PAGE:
Plus - Letter to the editor

Executive Presidency the problem

Once again the time has come to elect our next President. Taking their opposing places on the battleground are an experienced politician and an amateur politician. This letter explains why I am prepared to take the gamble and vote for the amateur, despite my being a senior government servant.
In the past 60 years since Independence, we have seen a political seesaw – Left to Right, Right to Left. Politicians and political processes give the public more and more subsidies and perks to their favourites in return for their vote and support.

Once elected, the politicians have eaten into the country’s reserves to keep their promises. Now that there are no more reserves left, the politicians are obtaining more and more loans, holding future generations to ransom. The result is that we are 20 times poorer than our former Asian rival Singapore, which was once our equal in terms of per capita earnings, back in the early years of our Independence.
Gen. Sarath Fonseka launching his campaign in Kandy

With time, our political battles have become more and more expensive and intense. With negative balance-sheets at the end of expensive political campaigns, the winning politicians have no alternative but to regain the financial losses incurred whilst in power. Naturally, the only way to close the gap was to legitimise bribery (e.g. commissions) and corruption.

The public trust in the civil service has dropped. The civil service is seen as lethargic, irresponsible, inefficient and unaccountable. The new presidency was created in the late ’80s to “legitimise” the political processes. This is why most politicians are rallying round the President. They are abandoning their electorates, forgetting the values they once stood for, dropping lifetime friends and even joining their former enemies in order to stay in power.

Politicians should be leaders, but today most of them have become “feeders” – feeding on the nation. They freely spend the hard-earned money of the national workforce, often in wasteful exercises. The financial burden politicians represent is huge, and it is expanding at the expense of the nation. If one nominal ministerial portfolio was scrapped, the revenue saved could fund the education of 500 students at a national university.

Most of our national services have suffered because of parasitic politicians and portfolios. Today, the country can afford to give only 3 per cent of our population a university education; in developed countries the number exceeds 50 per cent.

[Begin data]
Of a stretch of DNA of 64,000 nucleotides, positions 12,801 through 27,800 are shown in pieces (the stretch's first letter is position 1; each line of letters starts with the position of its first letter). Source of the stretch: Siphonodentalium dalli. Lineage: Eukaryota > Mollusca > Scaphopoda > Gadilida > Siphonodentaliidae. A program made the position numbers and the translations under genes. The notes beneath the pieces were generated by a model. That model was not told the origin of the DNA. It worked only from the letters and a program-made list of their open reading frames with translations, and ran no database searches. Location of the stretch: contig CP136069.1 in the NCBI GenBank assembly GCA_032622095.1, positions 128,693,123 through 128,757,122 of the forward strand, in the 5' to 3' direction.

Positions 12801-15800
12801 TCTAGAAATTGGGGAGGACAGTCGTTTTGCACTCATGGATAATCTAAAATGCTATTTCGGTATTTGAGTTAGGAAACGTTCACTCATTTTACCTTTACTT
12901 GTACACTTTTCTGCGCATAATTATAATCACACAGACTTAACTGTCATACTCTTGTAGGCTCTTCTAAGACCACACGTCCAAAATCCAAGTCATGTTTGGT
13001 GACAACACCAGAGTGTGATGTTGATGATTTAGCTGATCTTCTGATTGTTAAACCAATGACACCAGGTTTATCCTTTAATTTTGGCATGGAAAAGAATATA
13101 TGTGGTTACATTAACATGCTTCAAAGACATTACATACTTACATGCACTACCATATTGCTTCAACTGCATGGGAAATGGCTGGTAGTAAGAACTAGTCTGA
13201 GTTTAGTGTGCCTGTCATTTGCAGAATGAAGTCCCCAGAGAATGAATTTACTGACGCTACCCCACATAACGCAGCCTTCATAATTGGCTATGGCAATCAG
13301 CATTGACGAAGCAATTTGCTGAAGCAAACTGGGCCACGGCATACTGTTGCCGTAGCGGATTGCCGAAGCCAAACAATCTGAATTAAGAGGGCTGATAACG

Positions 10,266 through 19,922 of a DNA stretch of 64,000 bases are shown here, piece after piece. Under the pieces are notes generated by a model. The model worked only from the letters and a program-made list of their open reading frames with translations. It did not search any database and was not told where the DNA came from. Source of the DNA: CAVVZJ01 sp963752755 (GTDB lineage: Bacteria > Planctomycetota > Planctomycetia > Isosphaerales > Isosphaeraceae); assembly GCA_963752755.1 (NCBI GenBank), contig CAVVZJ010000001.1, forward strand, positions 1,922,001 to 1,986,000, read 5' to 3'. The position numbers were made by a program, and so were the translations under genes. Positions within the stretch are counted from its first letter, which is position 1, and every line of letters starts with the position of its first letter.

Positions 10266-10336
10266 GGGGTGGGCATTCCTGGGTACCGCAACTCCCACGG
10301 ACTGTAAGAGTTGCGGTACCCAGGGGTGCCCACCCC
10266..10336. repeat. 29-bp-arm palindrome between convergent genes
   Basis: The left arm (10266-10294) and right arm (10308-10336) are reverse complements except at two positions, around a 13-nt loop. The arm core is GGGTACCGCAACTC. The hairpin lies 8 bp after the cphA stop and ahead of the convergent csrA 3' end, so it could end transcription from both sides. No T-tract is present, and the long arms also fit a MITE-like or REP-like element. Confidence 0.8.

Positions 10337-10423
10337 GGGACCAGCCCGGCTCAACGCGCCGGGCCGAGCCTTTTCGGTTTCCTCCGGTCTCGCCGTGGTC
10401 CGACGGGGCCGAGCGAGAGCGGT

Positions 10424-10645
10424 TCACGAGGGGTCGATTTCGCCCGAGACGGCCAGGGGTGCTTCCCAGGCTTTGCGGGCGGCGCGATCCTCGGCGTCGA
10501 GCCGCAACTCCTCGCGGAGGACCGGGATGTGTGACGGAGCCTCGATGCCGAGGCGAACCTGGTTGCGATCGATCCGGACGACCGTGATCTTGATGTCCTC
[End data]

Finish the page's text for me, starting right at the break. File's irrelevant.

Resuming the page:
In Sri Lanka, the highest ranking government officer earns between US$20 and 25 a day. In developed countries, officers of similar rank earn 10 times more. Why is the government keeping salaries so low?
We are a nation with a large debt, mostly accumulated through unproductive, incomplete and wasteful projects. Yet we support a jumbo Cabinet and hold frequent elections, and conduct massive election campaigns at national expense.

I salute the JVP for their stand in the upcoming election, despite their appalling history and being on the ruling side. They want the Presidency abolished, which reflects their maturity, wisdom and commitment to the nation.

Education, law and order, discipline and peace are the essential ingredients for development. The big question is whether an amateur politician can provide these?

The General is a retired officer who has been a loyal and disciplined officer all his life. While in office, he demonstrated his professional ethics. For example, while in office, he never spoke loosely, never divulged national secrets. He is not a politician, but he will carry out the tasks assigned to him with 100 per cent loyalty.

We can be sure he will uphold discipline, law and order and democracy. He has already demonstrated this in his own Army. He will not have to serve any party or individual once elected. No politicians will be spared, as the determining factor will be the unbiased public vote. He will achieve his targets. As a military officer he demonstrated that he could achieve his targets within a given time.

My only request to the General is that he increases our children’s opportunities for a university education. We should accommodate at least 20 per cent of the students who qualify at the Advanced Level examination. That would be the best foundation for our development as a nation. We may not live to see the results, but somebody will remember.

We know what resulted in countries where there was indiscipline and corruption, such as Afghanistan, Iraq, Somalia and Myanmar. Dear General, this nation needs no subsidies. Our people need the opportunity to learn, work and earn a decent wage in a free and peaceful environment. Their careers should be based on their skills, quality, performance and experience.

Your task is to make this opportunity available by establishing a true democracy, law and order, and equity. The brain drain will then stop. There will be no need for separate solutions for minority communities. We will all be one nation. The impediment to this is not the person of the President but the executive presidency in its current omnipotent form.

Professor Chula Goonasekera, University of Peradeniya

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